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The installation focuses on refugee’s rooms in modernist buildings: hotels, sanatoriums and pensions to highlight the curious “blind spots” in urban structures of Kyiv and Tbilisi. Turning the clean lines of modernist monuments into a hybrid of permanent and temporary structures, human and building matter can serve as a symbolic illustration of the changes after the post-Soviet crisis and the war in Eastern Ukraine and Abkhazia. Authors explore how an informal settlement works in ways the building’s architect never would have conceived. They study social blindness imposed by the propaganda of war.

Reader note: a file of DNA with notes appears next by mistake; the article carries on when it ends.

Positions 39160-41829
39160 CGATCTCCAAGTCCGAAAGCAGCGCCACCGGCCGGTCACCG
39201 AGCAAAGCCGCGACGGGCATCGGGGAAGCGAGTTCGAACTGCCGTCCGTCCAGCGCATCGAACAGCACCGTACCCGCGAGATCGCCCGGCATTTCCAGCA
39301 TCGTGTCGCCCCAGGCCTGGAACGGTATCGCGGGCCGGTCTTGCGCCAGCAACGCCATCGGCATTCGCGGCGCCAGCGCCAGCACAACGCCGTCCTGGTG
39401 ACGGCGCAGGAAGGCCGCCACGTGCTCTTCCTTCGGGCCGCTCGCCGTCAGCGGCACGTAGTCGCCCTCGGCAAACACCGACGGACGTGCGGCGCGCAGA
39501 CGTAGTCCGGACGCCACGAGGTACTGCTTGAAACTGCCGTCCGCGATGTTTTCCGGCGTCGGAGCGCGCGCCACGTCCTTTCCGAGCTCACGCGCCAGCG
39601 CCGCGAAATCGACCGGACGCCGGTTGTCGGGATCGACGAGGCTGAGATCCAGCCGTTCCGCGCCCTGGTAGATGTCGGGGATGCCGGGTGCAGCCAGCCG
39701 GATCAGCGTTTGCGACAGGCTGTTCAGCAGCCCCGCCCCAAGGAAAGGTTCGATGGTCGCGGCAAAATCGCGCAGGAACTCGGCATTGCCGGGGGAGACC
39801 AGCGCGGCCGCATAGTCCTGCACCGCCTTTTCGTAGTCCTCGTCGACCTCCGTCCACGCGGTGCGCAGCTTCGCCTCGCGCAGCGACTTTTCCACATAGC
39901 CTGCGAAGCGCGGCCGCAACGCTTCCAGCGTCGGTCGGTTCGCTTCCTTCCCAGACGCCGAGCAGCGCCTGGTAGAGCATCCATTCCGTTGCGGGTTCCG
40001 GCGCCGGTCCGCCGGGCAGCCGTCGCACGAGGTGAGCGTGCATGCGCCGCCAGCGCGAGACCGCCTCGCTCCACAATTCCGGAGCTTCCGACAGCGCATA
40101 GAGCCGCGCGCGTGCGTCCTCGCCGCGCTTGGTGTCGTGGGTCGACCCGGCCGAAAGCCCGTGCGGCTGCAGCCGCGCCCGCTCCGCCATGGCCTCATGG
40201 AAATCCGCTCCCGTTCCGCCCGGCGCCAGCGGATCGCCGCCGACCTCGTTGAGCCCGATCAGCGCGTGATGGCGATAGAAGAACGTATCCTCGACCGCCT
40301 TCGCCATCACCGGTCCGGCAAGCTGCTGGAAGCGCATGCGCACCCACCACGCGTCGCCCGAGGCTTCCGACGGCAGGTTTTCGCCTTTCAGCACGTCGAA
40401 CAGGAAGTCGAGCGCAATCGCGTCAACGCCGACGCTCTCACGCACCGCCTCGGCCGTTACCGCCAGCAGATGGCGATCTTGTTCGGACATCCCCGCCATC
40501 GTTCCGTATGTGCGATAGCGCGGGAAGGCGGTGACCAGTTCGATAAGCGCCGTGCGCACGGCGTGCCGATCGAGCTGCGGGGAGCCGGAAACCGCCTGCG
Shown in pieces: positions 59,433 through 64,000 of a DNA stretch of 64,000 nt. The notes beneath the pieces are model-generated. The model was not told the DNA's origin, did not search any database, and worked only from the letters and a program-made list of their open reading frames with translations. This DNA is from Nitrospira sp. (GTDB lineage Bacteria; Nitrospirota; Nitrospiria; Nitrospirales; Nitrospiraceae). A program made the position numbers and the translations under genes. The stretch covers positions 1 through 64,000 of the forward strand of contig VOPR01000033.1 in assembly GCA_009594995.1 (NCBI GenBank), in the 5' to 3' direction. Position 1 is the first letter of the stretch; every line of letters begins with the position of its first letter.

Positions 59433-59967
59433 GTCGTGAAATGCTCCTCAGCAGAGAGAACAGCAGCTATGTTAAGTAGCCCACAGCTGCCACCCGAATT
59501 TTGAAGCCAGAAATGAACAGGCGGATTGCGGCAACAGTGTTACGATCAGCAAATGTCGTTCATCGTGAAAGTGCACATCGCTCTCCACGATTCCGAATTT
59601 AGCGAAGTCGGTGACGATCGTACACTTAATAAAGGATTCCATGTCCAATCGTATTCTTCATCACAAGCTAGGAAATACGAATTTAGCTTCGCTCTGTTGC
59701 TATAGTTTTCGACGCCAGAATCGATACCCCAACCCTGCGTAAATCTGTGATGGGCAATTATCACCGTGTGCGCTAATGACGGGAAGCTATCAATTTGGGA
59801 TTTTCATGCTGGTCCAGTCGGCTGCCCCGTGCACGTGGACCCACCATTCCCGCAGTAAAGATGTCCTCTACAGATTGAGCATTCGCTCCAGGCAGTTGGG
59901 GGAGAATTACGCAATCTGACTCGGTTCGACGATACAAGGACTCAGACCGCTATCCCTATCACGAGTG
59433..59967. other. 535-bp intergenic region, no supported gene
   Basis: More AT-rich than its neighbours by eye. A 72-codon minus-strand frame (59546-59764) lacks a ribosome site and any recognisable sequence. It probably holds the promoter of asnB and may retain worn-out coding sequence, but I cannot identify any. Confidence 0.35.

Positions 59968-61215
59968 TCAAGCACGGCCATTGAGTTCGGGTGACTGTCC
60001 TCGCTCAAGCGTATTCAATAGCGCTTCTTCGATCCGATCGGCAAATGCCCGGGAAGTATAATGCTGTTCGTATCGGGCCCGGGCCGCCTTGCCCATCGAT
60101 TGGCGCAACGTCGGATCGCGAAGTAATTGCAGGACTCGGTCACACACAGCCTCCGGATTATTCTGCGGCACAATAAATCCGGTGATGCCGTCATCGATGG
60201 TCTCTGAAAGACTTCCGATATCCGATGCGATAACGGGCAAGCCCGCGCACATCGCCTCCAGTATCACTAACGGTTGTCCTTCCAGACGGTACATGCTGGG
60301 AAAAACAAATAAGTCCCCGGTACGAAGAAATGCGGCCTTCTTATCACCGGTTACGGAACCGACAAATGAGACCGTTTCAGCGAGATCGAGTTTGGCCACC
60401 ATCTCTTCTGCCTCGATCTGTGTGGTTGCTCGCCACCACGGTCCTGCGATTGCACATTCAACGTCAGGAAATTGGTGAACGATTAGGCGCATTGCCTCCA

At the same time, the project team explores the concept of erasing the memory of socialist modernity, the aggressive privatization, and alienation of the city from its inhabitants. Illegal occupation of modernist buildings becomes possible only if they are doomed to be a ruin. Their death is highlighted by its transfer to the settlements of Internally Displaced Persons, which subsequently legitimizes the amelioration in western “steel and glass” style.
The exposition of the project includes archives (photographs, books, videos) of occupied buildings placed in reconstructed refugee room. It is represented in physical space at the open-air court of the National Art Museum of Ukraine and exhibited as a site-specific installation “Gradual Loss of Vision” inside the pension Dzherelo.